Cat on a Hot Tin Roof (1958)

Cat on a Hot Tin Roof (1958)

“Something ain’t right: you’re childless, and my son drinks.”

A dying patriarch (Burl Ives) and his wife (Judith Anderson) celebrate Ives’ birthday with their two grown sons: an alcoholic ex-athlete (Paul Newman) whose childless wife (Elizabeth Taylor) is desperate for sexual attention, and a man (Jack Carson) whose pregnant wife (Madeleine Sherwood) wants to secure the family inheritance for her growing brood.

Genres, Themes, Actors, and Directors:

  • Alcoholism and Drug Addiction
  • Burl Ives Films
  • Elizabeth Taylor Films
  • Family Problems
  • Father and Child
  • Has-Beens
  • Inheritance
  • Jack Carson Films
  • Judith Anderson Films
  • Marital Problems
  • Paul Newman Films
  • Play Adaptation
  • Richard Brooks Films
  • Tennessee Williams Films

Richard Brooks’ adaptation of Tennessee Williams’ Pulitzer Prize-winning play suffers from a fatal flaw (albeit one that didn’t stop audiences from flocking to it upon release): the central character (Newman) has been shifted (per Hays Code) from a suppressed homosexual to a man simply lamenting the loss of a high school buddy. Yes, there’s more than this to the melodramatic storyline, which revolves around “motifs such as social mores, greed, superficiality, mendacity, decay, sexual desire, repression and death”, as we watch squabbling family members desperate to hold onto or gain whatever it is they most want (money, love, sex, respect, hope). However, the primary focus of the film is the strained relationship between “Maggie the cat” (Taylor) — a gorgeous woman literally in heat — and her equally gorgeous but relentlessly brooding husband (Newman). As DVD Savant writes, “the notion of the incredibly sexy Elizabeth Taylor begging in vain to sleep with Paul Newman strikes us as a sin against nature” — especially without the believable premise that Brick (Newman) is gay. However, the performances are all strong, the stunning co-stars are enjoyable to watch on-screen, and writer-director Richard Brooks keeps the direction interesting throughout.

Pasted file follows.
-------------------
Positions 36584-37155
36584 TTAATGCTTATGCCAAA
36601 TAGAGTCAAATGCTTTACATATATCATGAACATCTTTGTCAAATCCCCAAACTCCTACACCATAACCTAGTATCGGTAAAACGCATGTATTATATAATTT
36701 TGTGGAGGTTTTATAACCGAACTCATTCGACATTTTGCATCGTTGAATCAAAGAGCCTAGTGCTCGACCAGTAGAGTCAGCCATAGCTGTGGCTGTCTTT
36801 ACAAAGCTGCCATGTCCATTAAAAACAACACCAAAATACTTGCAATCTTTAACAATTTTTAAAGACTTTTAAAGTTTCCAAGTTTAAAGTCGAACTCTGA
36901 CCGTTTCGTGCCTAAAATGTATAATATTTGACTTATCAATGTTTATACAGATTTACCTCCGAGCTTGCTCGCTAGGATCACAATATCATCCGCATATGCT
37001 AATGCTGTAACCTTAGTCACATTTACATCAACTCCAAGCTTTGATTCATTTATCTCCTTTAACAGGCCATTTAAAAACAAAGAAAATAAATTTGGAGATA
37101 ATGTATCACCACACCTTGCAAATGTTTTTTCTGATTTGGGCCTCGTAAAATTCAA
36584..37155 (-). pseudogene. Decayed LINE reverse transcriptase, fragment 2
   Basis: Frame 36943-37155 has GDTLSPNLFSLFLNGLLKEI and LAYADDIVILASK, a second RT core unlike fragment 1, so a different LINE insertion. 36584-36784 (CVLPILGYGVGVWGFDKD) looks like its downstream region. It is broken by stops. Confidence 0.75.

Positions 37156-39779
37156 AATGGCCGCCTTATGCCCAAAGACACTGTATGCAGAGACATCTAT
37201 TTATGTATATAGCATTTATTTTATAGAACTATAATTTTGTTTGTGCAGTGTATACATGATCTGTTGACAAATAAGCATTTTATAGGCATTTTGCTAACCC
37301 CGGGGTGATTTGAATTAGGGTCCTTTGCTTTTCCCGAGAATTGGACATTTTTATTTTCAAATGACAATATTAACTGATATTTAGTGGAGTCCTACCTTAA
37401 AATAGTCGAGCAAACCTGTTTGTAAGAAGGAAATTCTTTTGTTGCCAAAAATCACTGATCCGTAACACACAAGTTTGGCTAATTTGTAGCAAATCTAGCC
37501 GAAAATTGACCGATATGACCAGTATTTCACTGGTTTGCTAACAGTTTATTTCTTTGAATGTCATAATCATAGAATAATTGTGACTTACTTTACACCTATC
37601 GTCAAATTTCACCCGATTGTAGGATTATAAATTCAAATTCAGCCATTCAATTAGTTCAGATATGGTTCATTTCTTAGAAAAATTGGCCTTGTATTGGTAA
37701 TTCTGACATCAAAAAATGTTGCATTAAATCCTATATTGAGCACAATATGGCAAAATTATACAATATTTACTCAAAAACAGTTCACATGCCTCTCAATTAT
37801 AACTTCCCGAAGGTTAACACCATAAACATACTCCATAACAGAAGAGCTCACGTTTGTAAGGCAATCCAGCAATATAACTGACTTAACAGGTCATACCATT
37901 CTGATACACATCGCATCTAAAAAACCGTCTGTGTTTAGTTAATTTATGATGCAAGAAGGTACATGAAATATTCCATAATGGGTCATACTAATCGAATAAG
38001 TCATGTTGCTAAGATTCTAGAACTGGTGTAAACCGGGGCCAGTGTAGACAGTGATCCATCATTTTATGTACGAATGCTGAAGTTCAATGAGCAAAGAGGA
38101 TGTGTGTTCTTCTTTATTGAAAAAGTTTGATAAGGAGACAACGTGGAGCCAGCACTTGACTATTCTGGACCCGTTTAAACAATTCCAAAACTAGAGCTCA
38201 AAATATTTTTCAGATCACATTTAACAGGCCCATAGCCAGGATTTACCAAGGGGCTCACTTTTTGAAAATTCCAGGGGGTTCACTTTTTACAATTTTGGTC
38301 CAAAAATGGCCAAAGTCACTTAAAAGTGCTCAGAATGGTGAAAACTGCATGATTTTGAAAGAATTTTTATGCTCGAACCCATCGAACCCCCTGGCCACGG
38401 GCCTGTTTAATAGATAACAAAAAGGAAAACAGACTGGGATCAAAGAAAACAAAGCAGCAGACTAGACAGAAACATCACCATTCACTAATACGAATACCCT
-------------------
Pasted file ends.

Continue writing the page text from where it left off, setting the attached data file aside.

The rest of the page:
Redeeming Qualities and Moments:

  • Strong performances and direction

Must See?
No, but film fanatics will likely be curious to check it out.


One thought on “Cat on a Hot Tin Roof (1958)

  1. Not must-see, though no doubt many will watch it once because of its status as a well-known title, and because of the cast.

    By the time I revisited this in its blu-ray edition, it had been some time since I had seen it. I had forgotten just how much liberty was taken with Williams’ play. The play cannot be judged by this film version, the differences are just too striking. You end up only getting a partial understanding of the story.

    And that’s a major problem here. By the time I was in the second half of the film (and I had seen it a number of times in the past; also saw a Broadway revival of the play), I started thinking, ‘What is this story actually about?’ The lack of focus was throwing me.

    Because of censorship problems in cinema at the time, it’s not that easy making complete sense of the story. (Not only that but, as a writer, Williams tends to have a distinct tone – which gets the heave-ho on-screen from time to time.) The gay aspect is…a bit there…but it’s like listening to someone speaking to you at the other end of a very long tunnel; you can barely catch some of the words, and a lot of the others are just inaudible.

    That said, this ‘Cat’ is not a complete disaster, and it’s not dull. Just a rather unfortunate adaptation.

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